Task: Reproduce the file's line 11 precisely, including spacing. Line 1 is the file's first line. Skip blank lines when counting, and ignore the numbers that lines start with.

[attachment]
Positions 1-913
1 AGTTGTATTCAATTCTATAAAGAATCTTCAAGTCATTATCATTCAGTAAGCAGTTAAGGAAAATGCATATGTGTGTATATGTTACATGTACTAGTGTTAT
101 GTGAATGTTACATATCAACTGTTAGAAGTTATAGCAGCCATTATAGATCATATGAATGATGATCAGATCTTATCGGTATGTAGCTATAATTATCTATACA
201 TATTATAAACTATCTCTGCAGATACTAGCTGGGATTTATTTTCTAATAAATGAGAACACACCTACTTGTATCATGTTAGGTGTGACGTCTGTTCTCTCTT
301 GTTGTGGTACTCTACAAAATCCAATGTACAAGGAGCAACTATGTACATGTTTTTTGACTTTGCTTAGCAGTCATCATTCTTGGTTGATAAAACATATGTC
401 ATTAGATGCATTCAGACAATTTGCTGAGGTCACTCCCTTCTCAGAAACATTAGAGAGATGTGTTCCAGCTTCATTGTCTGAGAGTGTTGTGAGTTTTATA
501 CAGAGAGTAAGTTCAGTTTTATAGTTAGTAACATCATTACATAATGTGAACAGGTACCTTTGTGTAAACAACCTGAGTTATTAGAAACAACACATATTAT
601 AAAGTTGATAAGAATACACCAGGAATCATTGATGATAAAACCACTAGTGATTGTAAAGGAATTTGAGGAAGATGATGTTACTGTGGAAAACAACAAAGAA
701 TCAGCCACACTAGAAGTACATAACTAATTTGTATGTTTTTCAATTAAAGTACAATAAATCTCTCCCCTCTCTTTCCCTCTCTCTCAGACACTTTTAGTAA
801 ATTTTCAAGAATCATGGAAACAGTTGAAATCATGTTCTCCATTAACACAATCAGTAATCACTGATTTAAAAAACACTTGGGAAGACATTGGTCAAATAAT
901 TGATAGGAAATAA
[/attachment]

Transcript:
901 TGATAGGAAATAA